Submitted by Kay Helbling
You ask a child to write a story and, especially if it’s a boy, you’ll hear more groans and moans then would fill a Super Bowl stadium. Such was my dilemma when raising my two boys and as a teacher when asked to teach a writing class at our private school.
Writing has never been my strength. Numbers were always my love and joy. I could turn out a great research paper or technical report, but ask me to be creative and I run for the hills. As such, I thought of myself as a very unlikely candidate to reach the soul of a writer. Unfortunately, a small private school must stretch its meager funds by having teachers step out of their comfort zone and really, much of writing is technical. You need to use the correct verb form, know the difference between a phrase and a clause and of course avoid those unsightly hanging participles, run-on, or fragmented sentences.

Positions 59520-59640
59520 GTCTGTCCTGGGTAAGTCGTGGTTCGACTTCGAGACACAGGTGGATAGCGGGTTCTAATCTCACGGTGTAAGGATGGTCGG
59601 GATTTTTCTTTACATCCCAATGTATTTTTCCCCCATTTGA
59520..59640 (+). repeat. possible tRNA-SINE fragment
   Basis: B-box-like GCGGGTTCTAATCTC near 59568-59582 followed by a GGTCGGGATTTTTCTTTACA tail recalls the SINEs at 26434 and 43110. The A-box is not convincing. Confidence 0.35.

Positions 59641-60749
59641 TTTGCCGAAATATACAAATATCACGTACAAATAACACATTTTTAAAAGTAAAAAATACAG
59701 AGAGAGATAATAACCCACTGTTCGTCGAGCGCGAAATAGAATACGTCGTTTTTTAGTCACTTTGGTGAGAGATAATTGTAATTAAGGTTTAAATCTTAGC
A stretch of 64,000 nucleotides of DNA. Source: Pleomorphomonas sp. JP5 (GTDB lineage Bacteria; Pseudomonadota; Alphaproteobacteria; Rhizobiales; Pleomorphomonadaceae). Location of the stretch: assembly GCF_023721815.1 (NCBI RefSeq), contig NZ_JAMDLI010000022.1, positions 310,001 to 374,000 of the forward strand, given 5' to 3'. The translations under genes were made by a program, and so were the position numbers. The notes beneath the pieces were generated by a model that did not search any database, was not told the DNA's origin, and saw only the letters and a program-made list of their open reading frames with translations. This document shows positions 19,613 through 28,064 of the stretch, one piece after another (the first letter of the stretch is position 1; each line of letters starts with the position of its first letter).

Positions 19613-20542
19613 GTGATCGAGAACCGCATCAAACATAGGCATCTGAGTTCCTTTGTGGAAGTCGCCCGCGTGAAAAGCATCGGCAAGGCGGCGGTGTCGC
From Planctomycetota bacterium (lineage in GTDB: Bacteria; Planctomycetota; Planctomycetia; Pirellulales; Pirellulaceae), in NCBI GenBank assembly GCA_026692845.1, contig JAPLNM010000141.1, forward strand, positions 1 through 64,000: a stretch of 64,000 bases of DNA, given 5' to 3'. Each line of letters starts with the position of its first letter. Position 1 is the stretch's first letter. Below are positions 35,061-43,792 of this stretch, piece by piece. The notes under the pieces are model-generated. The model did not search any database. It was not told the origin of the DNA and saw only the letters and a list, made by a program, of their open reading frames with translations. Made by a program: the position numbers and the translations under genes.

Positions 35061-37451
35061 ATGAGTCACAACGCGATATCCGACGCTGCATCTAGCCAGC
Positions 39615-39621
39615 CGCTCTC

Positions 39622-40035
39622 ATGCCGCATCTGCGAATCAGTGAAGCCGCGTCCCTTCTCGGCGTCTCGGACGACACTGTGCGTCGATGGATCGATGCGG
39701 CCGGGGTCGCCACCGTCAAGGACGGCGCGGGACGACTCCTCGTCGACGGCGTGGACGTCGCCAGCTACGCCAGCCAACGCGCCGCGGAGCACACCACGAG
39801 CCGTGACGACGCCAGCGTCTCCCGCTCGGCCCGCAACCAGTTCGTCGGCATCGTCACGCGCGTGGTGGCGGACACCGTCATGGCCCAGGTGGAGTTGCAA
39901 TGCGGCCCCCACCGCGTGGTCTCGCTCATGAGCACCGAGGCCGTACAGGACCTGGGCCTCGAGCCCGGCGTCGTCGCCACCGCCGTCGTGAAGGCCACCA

How could I narrow the focus of the “eight-page” girl or broaden the perspective of the “one sentence” boy? How could I bridge the dryness of the mechanics of the subject so that it could reach the creative soul of the writer?Read the full article and discuss it »